22 Pages Posted: 30 Sep 2003 Last revised: 21 Apr 2014
Date Written: March 24, 2009
We investigated the informational content of corporate insider buying activity and concluded that the market impact of insider transactions varies with the length of interval between insider buy transactions and the disclosure of information to the public. Analysis of a sample obtained from the Washington Services Insider Trade database indicates that (1) the informational content of insider transactions leaks out prior to the U.S. SEC announcement, (2) information leakage is positively associated with the length of the interval between the insider buying activity and the SEC announcement, (3) information leakage for CEOs and other officers differs only marginally, and (4) those insiders with the longest delay in reporting have the greatest total impact on stock prices. Our findings suggest that insiders are able to use their disclosure timing to manipulate the stock-price impact of their buying activity.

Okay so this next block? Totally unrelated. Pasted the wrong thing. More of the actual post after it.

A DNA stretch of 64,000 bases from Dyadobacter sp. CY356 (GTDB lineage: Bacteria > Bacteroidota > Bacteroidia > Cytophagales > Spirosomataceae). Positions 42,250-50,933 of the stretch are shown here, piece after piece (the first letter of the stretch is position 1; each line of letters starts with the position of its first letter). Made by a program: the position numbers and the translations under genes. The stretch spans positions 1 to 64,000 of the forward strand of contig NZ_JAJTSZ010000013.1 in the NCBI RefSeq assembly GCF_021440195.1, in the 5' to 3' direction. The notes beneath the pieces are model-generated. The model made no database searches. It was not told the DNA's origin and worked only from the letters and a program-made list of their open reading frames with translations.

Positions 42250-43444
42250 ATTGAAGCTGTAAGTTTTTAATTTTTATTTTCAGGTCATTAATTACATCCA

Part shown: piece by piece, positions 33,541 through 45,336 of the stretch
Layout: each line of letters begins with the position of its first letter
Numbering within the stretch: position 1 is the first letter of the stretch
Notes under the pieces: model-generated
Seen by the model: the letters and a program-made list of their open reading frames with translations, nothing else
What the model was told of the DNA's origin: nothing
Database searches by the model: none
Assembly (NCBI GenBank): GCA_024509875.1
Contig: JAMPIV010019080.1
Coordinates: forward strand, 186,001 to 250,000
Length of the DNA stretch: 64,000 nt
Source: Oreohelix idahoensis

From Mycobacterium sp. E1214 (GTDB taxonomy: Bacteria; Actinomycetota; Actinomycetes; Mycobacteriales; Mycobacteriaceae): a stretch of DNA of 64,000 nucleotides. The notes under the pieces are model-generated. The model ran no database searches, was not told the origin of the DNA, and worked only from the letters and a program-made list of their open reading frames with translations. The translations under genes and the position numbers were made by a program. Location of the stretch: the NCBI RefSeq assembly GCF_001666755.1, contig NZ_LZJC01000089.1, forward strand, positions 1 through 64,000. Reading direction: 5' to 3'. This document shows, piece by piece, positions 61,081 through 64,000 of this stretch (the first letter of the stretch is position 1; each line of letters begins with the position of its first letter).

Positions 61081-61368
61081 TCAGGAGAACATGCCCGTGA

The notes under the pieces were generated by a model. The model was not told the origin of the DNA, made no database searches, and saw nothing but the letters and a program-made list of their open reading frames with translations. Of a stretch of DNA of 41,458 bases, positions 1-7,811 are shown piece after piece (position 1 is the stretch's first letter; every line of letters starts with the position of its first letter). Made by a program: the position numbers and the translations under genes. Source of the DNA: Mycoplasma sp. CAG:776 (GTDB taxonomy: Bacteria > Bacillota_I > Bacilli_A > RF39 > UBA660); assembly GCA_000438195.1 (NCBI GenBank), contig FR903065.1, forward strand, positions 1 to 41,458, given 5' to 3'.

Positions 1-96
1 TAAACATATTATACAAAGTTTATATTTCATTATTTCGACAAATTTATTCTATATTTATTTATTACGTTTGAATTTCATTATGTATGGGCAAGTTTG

Keywords: Portfolio Management, equity strategies, Portfolio Management, trading and execution
Suggested Citation: Suggested Citation
Carter, Martha L. and Mansi, Sattar and Reeb, David M., Evidence on Quasi-Private Information and Insider Trading (March 24, 2009). Financial Analysts Journal, Vol. 59, No. 3, May/June 2003. Available at SSRN: https://ssrn.com/abstract=415680